Local News

  • In Brief - New Mexico News - Feb. 22, 2012

    From The Associated Press

    Anti-corruption bill signed by Gov.

    ALBUQUERQUE — Gov. Susana Martinez has signed into law legislation that could require public officials convicted of corruption-related crimes to give back to the state their salaries and forfeit their accrued state pension benefits.

    The new law takes effect May 16.

    The former prosecutor said in a statement the measure sends a message that corruption in New Mexico will not stand.

  • Latinos speaking out

    By Russel Contreras
    The Associated Press

    ALBUQUERQUE — When Honduran-born Antonella Cecilia Packard converted to the Mormon Faith 20 years ago, she said it was like “coming home.”

    The Catholic-educated Packard, who grew up in “the middle of Mayan ruins,” appreciated the faith’s strong sense of family and conservative values. She also saw her own history in the Book of Mormon with stories of migrations, tragedies and triumphs of a people many Mormons believe are the ancestors of some present-day Latinos.

  • Mishler scholarship recital Sunday

    By Margaret McKinney
    Highlands University

    Six New Mexico Highlands University’s music students will perform in the Thomas Mishler Scholarship Recital starting at 7 p.m. on Sunday, Feb. 26 in the Margaret Kennedy Alumni Hall at 905 University Ave.
    The recital will feature Daniel Torres, Rochelle Ortiz, Joseph Rivera, Nicole Robinson, Amanda Melendrez and Isaac Hidalgo.  

    The musicians auditioned for the annual scholarship and also wrote an essay.

  • Council OKs tethering law

    Las Vegas residents who leave their dogs tied up outdoors for days on end will have to rethink how they are caring for their pets or face stiff fines under a new ordinance that has been adopted by the City Council.

  • Printmaking Magic
  • City union gives Dodge high marks

    The union that represents most city of Las Vegas employees is throwing its support behind City Manager Timothy Dodge and is urging the council to do the same.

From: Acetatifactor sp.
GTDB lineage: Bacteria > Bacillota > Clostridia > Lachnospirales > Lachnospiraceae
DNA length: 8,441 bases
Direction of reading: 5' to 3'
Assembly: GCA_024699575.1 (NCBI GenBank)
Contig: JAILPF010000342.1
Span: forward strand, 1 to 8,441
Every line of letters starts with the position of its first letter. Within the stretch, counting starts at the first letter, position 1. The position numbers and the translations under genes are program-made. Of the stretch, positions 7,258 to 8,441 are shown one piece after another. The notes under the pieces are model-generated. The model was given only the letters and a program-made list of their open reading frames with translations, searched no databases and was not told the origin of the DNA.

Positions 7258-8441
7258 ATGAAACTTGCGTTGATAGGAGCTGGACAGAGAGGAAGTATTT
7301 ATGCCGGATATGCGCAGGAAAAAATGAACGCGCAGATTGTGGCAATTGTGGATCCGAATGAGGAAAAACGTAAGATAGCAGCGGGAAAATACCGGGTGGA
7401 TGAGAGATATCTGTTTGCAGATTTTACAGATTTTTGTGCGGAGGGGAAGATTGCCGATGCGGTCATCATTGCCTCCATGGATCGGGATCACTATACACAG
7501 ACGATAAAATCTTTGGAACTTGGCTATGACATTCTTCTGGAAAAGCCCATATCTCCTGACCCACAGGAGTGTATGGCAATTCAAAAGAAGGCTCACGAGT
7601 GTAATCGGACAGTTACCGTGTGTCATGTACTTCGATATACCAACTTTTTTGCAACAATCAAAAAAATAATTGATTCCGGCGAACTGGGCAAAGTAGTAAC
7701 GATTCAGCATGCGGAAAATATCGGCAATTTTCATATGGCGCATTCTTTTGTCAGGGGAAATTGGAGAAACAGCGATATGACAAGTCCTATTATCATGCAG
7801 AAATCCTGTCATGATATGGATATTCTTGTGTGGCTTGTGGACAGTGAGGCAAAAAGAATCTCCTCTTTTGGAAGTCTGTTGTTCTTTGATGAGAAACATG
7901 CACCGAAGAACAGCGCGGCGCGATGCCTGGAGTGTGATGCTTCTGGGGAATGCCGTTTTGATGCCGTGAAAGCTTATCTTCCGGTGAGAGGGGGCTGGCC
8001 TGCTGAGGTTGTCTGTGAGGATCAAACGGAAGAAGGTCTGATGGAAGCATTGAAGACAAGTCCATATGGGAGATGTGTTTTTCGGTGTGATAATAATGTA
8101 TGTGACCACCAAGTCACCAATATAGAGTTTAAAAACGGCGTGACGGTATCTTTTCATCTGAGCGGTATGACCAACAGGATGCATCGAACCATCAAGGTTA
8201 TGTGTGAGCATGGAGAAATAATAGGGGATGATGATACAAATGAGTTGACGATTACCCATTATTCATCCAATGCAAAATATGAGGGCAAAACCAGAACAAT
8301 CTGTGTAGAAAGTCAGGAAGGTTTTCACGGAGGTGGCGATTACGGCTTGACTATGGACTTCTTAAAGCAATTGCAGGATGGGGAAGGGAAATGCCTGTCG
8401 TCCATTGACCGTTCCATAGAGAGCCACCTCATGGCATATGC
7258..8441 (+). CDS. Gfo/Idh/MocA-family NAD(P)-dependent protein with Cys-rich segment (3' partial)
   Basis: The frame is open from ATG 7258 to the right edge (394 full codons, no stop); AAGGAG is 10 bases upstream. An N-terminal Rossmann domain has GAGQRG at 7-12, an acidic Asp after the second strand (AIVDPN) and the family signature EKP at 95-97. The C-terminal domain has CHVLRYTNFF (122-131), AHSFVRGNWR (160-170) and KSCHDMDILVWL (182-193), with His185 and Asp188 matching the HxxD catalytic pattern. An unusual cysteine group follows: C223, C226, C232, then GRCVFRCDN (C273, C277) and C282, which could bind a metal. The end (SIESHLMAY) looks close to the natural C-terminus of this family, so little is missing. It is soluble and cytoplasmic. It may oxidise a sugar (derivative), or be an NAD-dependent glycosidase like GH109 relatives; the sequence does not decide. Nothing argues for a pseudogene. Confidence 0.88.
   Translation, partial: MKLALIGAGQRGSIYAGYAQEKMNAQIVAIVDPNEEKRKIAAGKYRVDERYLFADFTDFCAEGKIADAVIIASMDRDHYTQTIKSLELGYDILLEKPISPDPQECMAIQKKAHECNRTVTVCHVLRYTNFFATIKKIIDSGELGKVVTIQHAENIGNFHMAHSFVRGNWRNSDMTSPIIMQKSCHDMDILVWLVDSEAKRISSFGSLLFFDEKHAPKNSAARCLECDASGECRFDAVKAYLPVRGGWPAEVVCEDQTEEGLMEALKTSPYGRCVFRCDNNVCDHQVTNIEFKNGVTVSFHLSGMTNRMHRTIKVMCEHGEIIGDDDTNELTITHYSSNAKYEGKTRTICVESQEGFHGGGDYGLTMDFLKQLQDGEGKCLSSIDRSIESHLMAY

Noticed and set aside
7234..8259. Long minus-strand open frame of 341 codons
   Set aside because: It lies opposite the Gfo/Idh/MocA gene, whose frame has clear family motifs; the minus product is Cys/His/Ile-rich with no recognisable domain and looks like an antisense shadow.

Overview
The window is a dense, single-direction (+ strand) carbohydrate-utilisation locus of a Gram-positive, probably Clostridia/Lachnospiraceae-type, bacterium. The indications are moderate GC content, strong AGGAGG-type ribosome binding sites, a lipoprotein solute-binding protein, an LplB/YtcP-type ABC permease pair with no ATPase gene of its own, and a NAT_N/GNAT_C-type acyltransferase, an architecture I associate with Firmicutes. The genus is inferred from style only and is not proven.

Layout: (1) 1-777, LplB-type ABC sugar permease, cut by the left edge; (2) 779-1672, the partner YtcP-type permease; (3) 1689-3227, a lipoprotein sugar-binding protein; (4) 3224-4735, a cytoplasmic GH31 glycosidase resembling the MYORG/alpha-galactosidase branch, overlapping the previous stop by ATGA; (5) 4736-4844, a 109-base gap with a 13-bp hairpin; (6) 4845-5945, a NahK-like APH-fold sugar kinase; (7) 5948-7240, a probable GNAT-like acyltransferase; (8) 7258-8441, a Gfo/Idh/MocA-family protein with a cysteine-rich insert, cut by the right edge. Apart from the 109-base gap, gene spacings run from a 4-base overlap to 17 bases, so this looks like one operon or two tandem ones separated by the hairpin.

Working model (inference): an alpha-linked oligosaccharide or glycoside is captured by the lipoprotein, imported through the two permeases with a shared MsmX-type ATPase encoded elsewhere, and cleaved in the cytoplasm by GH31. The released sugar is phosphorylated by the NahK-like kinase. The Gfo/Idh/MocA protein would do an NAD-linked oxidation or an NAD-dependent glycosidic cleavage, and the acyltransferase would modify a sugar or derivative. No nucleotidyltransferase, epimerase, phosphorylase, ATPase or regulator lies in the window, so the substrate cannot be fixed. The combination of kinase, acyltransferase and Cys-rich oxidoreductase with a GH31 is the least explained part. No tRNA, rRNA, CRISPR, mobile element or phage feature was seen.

• Bicyclist safety measure approved

    The San Miguel County Commission has adopted an ordinance mandating that motorists allow a right of way of at least five feet for bicyclists traveling on county roads.

    The ordinance will take effect 30 days after  it is filed in the County Clerk’s office. But even after it takes effect, motorists won’t face fines for at least six months while the county tries to get the word out about the new law. After six months, the ordinance will come back to the commission for a decision on whether to begin imposing fines for people who violate the new law.

  • ‘I haven’t laughed this hard in forevers’

    By Leslie Linthicum
    The Albuquerque Journal

    ALBUQUERQUE — The Blackout Theatre troupe put its “(Expletive) Burquenos Say” video on YouTube on Feb. 7 about 2 in the afternoon. When they checked that night, the minute-and-a-half clip had been viewed 87 times.

  • Federal judges named to hear redistricting case

    The Associated Press

    SANTA FE — Three federal judges from New Mexico have been named to consider a lawsuit over new districts for the state House of Representatives.

    The 10th Circuit Court of Appeals on Thursday appointed appellate Judge Harris Hartz and District Judges Bruce Black and William Johnson to hear the case.

  • Looking Back - News - Feb. 20, 2012

    In 1935

    Thursday, Feb. 21 — The school house in district No. 19 at San Isidro was destroyed by fire last Thursday, according to an announcement made today by J.V. Gallegos, county school superintendent. Mr. Gallegos said that the fire probably started from a defective flue. It occurred about eight o’clock in the morning, before the children had reached school. All furniture and many of the books were destroyed. The building was constructed about 15 years ago with state aid... About 33 students were enrolled at the school.